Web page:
Before creating a rung or ladder, savers should also consider whether they have time to manage certificates at different banks with different maturities, Ms. Costa said. Unless you’re moving a large sum of cash, she said, the extra return may not be worth the effort.

For many people, Costa said, choosing a high-yield savings account may be the best approach, even if it means earning a somewhat lower return on their savings. Online bank Marcus, the consumer arm of Goldman Sachs, offers 4.5 percent on a savings account, for example, and Ally Bank, another online-only bank, pays 4.35 percent. You will need to link the savings account to your regular bank to transfer and withdraw money.

Here are some questions and answers about CDs and savings:

For emergency funds that you may need on short notice (for example, for an unexpected car repair), savings accounts are a good option. But banks can and do change the rates they pay on such accounts at any time, so that option could become less attractive if rates fall. However, that shouldn’t be a big concern if his money is earmarked for emergency expenses, Benz said. For an emergency fund, he said, “the goal is return on capital rather than return on capital.”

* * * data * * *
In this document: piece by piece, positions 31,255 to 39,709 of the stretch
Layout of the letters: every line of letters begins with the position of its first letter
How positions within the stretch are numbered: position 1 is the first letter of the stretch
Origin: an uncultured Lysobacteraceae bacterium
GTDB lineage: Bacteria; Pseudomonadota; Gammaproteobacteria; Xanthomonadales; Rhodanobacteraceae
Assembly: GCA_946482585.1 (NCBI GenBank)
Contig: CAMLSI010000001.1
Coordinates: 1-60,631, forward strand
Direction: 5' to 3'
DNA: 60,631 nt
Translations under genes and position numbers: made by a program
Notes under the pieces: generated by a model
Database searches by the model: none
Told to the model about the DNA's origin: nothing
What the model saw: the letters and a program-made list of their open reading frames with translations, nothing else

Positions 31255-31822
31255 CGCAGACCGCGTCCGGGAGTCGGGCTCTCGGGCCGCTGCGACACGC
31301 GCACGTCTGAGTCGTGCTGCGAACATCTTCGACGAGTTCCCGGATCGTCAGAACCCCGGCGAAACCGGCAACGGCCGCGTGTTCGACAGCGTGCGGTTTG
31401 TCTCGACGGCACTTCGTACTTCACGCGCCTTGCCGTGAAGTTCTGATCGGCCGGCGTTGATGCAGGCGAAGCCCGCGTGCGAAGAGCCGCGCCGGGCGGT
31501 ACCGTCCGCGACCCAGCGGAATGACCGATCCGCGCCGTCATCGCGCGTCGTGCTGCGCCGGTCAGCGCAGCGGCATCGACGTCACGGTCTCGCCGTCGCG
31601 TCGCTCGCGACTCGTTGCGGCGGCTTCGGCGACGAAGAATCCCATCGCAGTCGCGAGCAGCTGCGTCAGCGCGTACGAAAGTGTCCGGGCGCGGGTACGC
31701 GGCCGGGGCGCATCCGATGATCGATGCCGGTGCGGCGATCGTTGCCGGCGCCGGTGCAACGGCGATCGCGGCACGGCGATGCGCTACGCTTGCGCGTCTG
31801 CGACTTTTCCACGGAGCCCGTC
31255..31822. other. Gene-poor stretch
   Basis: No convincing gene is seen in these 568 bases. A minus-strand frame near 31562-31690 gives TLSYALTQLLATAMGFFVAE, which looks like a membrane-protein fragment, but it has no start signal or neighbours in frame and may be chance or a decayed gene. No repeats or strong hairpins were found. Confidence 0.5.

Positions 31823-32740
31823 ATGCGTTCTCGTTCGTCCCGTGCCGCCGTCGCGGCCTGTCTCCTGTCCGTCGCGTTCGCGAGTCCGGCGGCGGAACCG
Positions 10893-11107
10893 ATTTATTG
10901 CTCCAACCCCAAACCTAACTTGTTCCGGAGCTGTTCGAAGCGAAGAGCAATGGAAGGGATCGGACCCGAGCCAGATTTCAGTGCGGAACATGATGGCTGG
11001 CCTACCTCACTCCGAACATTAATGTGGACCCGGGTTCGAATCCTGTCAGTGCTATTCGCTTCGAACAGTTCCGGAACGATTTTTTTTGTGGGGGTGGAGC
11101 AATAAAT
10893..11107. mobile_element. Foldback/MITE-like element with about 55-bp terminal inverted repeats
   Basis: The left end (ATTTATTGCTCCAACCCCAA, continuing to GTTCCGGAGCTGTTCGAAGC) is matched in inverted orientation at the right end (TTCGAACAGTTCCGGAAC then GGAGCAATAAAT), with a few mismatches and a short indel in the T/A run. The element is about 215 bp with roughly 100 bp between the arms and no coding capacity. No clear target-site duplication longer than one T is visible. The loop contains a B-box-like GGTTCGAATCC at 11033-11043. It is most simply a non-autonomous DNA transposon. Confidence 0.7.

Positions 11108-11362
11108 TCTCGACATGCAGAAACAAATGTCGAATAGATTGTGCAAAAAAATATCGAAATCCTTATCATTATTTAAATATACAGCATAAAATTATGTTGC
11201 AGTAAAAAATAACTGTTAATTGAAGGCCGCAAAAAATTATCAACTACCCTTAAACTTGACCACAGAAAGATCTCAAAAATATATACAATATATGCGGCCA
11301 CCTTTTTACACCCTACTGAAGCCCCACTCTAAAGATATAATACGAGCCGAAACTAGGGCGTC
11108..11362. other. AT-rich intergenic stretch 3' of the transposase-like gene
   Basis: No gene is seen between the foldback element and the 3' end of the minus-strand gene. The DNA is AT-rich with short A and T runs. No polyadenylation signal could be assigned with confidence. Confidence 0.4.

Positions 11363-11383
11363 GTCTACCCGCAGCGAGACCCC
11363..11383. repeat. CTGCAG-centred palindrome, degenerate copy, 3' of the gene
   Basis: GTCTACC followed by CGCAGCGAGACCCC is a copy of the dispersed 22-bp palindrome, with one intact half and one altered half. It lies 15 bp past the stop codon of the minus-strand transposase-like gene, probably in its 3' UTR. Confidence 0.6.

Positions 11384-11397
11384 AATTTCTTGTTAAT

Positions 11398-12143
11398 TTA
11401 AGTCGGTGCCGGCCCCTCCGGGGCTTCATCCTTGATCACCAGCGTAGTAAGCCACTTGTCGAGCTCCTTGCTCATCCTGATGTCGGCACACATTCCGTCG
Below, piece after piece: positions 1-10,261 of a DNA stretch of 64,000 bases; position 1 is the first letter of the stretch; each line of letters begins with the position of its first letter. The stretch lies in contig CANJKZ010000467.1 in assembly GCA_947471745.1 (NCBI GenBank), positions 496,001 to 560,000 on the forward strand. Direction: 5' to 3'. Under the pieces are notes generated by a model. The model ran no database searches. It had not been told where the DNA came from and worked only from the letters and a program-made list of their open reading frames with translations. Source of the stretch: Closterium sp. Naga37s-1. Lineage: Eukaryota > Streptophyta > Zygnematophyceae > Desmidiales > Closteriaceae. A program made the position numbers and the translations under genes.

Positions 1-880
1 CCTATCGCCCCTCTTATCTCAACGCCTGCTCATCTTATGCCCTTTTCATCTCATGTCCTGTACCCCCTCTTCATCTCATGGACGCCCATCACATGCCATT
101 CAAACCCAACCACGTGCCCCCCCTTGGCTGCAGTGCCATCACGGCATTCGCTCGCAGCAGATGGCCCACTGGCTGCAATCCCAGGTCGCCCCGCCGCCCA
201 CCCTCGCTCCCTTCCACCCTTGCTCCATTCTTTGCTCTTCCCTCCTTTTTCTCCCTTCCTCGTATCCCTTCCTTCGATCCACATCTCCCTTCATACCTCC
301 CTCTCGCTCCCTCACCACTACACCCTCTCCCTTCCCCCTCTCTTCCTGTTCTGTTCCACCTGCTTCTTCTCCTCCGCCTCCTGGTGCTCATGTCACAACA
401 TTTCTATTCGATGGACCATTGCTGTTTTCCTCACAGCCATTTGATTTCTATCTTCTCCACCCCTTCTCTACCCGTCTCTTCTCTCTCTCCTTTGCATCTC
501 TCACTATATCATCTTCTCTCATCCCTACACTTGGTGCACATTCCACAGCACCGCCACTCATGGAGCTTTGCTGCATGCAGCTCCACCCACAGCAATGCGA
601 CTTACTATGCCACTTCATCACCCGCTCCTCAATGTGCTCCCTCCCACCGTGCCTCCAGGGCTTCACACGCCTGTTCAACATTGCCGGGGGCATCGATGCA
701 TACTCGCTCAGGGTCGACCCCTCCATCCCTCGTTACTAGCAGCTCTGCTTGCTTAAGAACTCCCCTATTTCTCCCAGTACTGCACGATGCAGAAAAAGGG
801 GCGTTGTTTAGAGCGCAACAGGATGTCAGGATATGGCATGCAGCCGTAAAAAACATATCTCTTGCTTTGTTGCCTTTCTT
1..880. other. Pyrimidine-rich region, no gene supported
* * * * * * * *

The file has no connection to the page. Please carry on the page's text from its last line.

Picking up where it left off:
Many brokerage firms have been paying 5 percent in money market mutual funds, low-risk investment accounts. But money market funds are not federally insured. And the rate of these accounts can change at any time.

Paul Brahim, a financial advisor at Wealth Enhancement Group in Pittsburgh, said he heard that question from clients looking for attractive returns in low-risk cash vehicles. He said he generally advised clients to hold cash based on their spending needs over the next six months to three years, including a reasonable reserve for emergencies.

But if too much money is taken out of long-term investments, Brahim said, market timing becomes riskier and significant investment gains could be lost. “Cash is a great idea for everyone,” he said. “But it’s important to have a rational allocation.”